This view to the northwest shows South Bay Ingonish in the foreground; the portion of Middle Head containing the famed red-roofed Keltic Lodge Resort and Spa; North Bay Ingonish with the villages of Ingonish Centre and Ingonish along its shore, which the Cabot Trail follows; and the Cape Breton Highlands beyond.
All of Middle Head and the adjacent land is part of the Cape Breton Highlands National Park, but the villages (Ingonish Ferry, South Ingonish Harbour, Ingonish Beach, Ingonish Centre, and Ingonish) are all outside the park boundaries. The park lands return to the shore north of Ingonish village.
An easy trail which I hiked a few years ago to the end of Middle Head begins in the parking lot of the Keltic Lodge; this is open to the public, even if you are not staying at Keltic Lodge. It offers fine views of Cape Smokey and the coast to the north.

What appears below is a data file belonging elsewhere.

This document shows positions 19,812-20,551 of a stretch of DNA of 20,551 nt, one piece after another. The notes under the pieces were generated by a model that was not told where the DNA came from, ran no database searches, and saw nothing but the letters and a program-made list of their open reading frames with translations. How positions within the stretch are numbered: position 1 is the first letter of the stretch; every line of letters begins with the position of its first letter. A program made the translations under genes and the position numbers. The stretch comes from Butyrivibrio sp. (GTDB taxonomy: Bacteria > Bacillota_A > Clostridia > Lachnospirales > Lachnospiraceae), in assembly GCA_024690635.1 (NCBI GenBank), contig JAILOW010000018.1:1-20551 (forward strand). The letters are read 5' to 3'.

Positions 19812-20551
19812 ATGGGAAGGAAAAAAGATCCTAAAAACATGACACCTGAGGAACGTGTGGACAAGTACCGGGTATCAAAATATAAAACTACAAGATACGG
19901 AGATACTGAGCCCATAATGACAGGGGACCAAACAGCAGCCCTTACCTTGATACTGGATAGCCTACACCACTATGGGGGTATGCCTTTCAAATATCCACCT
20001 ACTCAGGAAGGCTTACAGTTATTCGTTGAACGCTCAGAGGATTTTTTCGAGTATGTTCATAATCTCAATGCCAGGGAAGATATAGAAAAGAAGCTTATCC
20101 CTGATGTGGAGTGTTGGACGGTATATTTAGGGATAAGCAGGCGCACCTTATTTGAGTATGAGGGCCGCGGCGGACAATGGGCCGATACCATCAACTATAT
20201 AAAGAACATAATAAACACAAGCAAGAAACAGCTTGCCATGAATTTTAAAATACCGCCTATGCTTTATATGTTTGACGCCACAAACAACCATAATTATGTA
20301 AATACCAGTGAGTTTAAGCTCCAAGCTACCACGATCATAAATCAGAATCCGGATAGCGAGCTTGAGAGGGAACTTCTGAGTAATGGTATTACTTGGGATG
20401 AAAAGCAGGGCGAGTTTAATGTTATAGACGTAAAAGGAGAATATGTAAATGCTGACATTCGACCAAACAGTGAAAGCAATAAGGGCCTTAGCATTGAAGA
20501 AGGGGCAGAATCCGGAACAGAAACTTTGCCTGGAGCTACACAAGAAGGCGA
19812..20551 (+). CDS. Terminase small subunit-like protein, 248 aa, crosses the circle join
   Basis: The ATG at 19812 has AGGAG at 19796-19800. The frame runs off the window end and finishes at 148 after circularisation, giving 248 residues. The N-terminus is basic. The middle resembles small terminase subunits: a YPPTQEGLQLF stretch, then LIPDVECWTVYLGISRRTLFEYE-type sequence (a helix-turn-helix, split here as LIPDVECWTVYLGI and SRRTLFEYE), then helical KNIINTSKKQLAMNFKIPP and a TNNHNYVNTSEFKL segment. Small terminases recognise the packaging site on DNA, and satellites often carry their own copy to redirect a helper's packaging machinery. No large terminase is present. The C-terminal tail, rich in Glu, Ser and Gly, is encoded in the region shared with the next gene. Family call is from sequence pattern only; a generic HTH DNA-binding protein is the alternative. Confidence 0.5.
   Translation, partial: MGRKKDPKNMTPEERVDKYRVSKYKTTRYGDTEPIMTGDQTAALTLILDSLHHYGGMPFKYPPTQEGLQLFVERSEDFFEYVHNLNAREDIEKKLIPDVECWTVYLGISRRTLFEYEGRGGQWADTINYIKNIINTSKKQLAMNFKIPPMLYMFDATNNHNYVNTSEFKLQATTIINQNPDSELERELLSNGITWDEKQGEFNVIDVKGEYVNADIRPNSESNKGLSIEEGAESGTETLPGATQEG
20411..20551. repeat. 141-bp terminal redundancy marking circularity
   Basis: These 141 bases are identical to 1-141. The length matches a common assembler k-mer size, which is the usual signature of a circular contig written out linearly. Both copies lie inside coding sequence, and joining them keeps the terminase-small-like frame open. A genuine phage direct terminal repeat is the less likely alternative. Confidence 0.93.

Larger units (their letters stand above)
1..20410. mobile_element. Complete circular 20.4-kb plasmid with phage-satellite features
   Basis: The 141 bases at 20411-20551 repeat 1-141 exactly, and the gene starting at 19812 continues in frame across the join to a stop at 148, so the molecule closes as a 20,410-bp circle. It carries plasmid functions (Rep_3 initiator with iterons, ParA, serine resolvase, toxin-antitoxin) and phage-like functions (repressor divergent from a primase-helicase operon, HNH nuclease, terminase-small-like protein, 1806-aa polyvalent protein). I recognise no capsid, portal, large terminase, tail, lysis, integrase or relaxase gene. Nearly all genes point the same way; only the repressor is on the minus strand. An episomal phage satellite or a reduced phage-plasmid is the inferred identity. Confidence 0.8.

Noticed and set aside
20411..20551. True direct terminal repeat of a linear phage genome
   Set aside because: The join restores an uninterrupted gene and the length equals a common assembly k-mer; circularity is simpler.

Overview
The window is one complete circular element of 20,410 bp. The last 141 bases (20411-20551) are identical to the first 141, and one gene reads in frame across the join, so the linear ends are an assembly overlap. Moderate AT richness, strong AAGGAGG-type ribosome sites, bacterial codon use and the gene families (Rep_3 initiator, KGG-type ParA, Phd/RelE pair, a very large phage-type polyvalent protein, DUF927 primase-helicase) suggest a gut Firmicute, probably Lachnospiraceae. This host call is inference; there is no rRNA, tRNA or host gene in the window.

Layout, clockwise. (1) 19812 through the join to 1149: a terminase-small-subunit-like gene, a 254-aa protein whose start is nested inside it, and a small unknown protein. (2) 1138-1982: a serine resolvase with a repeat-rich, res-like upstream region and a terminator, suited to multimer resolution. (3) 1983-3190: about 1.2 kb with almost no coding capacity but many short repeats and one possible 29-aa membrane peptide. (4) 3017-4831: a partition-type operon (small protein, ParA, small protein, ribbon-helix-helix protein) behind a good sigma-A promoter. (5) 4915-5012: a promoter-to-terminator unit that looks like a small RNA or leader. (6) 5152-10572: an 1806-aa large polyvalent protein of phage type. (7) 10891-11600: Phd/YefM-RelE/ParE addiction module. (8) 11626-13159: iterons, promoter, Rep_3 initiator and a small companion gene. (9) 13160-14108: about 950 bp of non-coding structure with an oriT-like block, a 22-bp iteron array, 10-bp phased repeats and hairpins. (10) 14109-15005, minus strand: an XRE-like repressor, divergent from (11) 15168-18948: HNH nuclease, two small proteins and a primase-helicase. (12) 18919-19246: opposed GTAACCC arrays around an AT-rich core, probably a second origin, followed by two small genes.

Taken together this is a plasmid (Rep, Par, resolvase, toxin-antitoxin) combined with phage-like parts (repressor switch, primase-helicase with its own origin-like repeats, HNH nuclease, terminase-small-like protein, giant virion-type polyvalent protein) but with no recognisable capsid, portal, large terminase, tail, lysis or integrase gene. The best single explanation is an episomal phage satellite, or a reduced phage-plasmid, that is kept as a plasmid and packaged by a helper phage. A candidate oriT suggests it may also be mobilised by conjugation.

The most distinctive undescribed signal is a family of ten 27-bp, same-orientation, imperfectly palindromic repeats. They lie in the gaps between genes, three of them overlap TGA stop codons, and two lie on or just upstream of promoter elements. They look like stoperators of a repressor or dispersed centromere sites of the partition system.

Fans of golf will find the Audobon-certified internationally renowned Highland Links Golf Course at the point where Middle Head leaves the main part of Cape Breton Island, to the left of this photo and out of its scope. This 18-hole, 6,592 yard, par 72 course, within the Cape Breton Highlands Park Boundaries, set between the mountains and the ocean along part of the Clyburn River, was designed and built in the 1930’s by Stanley Thompson using many elements of Scottish culture and history; he took his inspiration from holes in various Scottish golf courses and bestowed on the holes he designed names such as Tam O’Shanter, Killiecrankie, and Heich O’ Fash (Heap of Trouble). This golf course is ranked 69th in the world and was named the top public golf course in Canada by Golf Magazine (2001 September).